That said, if an anti-choice campaign, or any other campaign on matters of sexual and reproductive health. is intended to be primarily information-based and not part of a effort to alter union policy by democratic means then it would not be unreasonable for the Student Union to require advance notice of any factual information that campaign intends to disseminate, so as to enable it to ensure that it will provide their members with accurate information which is based on current best evidence and guidance issued by the medical profession and other evidence-based sexual and reproductive health services. In such situations, the Student Union can be argued to have a duty of care towards its members which can be reasonably exercised to ensure that only high quality, accurate, public health information is provided on campus.

However, if  an anti-choice campaign is being run under the democratic rules of the Student Union with a view to securing a policy motion on a meeting vote/referendum then all bets are off and the campaign is free to make any claims it likes, with the law, even if these amount to nothing more than a bunch of semi-hysterical hogwash, just as any opposing campaign if also free to point out that the anti-choice lot are a bunch of bullshitters.

For what its worth, my advice would be to scrap item 5 completely and put in place a general policy which requires all sexual and reproductive health information disseminated on campus to meet the current guidelines and standards issued by the Royal College of Obstetricians and Gynaecologists and other Royal Colleges of Medicine, and if you find their documentation a bit too technical and impenetrable, then give the  Brook or the Family Planning Association a ring and they’ll quickly set you right on best practice in information standards.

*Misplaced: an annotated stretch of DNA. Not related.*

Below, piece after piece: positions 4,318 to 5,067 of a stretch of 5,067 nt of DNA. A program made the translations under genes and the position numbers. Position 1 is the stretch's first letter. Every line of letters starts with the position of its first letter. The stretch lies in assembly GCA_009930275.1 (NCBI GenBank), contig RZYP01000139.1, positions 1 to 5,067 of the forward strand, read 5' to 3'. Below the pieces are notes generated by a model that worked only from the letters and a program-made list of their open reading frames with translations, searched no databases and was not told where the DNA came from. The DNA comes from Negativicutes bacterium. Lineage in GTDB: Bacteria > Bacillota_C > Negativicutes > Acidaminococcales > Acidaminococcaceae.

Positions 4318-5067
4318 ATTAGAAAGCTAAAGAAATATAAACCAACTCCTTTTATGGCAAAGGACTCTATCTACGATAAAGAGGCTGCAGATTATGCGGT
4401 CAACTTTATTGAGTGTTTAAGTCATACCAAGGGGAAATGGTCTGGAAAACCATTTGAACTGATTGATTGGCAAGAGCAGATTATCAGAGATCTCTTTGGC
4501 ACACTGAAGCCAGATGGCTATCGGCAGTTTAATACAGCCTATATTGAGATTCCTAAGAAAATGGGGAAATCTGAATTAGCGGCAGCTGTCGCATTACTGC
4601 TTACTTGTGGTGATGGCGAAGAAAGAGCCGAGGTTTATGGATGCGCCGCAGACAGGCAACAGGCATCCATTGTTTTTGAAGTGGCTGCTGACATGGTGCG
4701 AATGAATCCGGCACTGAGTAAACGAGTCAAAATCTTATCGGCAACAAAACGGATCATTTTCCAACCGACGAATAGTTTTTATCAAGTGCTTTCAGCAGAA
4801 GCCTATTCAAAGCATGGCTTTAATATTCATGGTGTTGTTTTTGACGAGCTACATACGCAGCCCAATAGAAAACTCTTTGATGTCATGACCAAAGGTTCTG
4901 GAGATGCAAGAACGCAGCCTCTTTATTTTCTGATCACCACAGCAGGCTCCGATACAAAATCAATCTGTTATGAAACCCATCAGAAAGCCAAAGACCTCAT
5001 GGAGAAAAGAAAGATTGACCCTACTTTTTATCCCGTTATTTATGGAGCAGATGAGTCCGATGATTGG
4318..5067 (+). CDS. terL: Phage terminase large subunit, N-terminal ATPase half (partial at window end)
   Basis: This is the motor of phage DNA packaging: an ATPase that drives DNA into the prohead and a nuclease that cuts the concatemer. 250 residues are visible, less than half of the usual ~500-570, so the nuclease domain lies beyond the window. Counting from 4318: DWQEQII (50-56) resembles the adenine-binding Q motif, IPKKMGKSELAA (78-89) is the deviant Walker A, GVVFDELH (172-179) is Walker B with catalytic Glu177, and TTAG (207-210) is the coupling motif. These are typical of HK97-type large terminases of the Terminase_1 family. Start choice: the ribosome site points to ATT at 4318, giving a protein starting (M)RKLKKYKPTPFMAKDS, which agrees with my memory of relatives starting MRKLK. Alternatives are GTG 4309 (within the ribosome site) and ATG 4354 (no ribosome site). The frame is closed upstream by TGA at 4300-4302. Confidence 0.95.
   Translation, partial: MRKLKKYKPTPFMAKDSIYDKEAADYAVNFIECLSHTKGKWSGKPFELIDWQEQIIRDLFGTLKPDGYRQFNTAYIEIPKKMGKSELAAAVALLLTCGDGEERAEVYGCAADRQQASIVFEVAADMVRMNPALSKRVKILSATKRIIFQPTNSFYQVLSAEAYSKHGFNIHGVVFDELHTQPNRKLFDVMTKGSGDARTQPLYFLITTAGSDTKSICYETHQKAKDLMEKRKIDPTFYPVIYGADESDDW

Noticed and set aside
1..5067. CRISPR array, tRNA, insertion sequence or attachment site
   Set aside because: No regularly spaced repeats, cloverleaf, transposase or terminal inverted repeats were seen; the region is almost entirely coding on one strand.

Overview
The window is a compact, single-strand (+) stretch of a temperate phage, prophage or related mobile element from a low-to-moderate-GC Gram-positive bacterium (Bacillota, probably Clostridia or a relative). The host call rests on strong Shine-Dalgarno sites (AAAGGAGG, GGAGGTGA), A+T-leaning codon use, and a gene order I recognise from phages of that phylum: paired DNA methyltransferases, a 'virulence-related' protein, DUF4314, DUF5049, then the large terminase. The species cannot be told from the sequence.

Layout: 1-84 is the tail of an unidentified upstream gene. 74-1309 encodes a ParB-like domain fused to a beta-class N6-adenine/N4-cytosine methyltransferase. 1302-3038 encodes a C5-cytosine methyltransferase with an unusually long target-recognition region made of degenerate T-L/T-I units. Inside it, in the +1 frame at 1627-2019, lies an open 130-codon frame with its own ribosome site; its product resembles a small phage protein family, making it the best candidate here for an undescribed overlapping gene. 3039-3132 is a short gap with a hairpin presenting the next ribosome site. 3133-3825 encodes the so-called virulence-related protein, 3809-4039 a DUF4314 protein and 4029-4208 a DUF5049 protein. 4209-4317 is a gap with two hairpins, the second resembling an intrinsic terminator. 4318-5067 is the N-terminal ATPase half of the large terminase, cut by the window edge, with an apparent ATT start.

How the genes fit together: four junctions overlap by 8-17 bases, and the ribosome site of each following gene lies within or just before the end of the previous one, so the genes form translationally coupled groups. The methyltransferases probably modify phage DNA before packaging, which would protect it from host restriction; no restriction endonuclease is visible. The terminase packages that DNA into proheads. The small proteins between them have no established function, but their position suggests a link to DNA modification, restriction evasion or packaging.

Moving on to item 6, the best thing than can be said for it is that whoever cooked up that item didn’t really think it through properly.

Yes, it would force the Catholic society to invite a pro-choice speaker to any open meeting they ran which featured a talk or discussion about abortion but, interpreted fairly, it could also force the Women’s Soc, or whatever its actually called, to invite an numbnuts anti-choice speaker to a talk given by the Brook on women’s sexual and reproductive health,  if  abortion is on the agenda, which I’m guessing is not the effect that UCLU intended.

Yes, I know that the ‘focussing on termination’ is intended to allow UCLU to salami-slice their way out of that bind but trust me, the first time they try that one they’ll be in for a public kicking that could easily have avoided had they chosen to tackle this without resorting to a game of semantic silly buggers.